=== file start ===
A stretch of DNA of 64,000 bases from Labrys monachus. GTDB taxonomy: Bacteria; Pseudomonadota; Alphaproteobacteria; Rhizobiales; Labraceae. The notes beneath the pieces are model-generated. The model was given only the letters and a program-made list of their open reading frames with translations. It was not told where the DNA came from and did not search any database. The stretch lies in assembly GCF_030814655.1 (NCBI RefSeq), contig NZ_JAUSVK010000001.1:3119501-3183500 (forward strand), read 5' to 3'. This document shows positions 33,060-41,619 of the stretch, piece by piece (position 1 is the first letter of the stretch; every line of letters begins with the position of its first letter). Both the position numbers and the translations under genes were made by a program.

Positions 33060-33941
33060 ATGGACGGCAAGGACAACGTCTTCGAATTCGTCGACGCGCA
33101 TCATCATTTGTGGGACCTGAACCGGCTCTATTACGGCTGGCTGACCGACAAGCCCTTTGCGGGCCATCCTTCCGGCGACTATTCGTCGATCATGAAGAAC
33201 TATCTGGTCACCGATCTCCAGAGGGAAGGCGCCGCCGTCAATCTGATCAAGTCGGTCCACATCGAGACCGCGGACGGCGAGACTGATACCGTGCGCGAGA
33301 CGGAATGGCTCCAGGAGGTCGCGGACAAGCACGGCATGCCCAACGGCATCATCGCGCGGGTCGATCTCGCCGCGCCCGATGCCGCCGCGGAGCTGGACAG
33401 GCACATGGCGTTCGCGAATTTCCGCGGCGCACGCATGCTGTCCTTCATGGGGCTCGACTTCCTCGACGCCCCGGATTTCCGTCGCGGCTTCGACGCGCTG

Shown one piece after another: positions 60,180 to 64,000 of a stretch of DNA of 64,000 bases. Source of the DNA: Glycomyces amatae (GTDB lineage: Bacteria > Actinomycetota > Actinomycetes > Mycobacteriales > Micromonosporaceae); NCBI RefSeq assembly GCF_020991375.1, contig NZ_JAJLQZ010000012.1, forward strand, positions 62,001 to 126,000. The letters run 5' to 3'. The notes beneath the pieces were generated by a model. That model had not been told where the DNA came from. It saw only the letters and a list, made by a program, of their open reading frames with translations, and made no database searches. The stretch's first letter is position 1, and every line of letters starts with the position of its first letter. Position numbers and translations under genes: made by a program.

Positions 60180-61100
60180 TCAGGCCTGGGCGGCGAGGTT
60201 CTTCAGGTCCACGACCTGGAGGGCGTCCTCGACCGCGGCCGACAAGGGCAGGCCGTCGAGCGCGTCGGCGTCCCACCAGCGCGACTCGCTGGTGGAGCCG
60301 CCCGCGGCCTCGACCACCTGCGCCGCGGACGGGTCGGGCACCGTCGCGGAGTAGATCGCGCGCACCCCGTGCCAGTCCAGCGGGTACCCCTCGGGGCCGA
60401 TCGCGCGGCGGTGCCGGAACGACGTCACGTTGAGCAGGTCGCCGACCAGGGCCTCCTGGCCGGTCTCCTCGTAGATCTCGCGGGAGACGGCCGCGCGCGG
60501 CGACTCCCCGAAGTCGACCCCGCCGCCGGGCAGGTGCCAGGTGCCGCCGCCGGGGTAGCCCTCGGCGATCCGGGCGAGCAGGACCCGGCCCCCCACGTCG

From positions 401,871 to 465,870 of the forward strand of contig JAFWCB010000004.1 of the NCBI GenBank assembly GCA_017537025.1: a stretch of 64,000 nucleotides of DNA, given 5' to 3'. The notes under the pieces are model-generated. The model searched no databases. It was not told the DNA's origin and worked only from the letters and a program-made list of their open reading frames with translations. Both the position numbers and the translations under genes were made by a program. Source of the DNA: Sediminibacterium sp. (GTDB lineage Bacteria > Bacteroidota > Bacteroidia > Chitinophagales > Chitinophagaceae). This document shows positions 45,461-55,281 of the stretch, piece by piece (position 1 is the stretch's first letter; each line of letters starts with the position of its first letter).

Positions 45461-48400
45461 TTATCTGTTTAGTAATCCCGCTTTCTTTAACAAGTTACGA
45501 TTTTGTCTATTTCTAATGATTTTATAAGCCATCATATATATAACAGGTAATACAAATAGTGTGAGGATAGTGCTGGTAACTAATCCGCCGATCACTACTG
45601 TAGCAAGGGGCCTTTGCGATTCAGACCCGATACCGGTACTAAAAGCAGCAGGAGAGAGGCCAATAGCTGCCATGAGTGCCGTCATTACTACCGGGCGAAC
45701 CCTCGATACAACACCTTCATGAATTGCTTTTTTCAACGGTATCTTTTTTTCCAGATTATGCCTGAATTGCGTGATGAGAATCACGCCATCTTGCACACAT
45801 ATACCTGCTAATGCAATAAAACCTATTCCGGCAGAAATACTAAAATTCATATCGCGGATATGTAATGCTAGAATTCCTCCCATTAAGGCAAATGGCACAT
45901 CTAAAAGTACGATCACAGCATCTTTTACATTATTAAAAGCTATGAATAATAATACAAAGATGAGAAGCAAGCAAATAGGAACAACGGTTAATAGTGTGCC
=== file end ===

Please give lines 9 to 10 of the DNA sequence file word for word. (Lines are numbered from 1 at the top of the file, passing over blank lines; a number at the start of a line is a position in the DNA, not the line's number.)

Positions 60180-61100
60180 TCAGGCCTGGGCGGCGAGGTT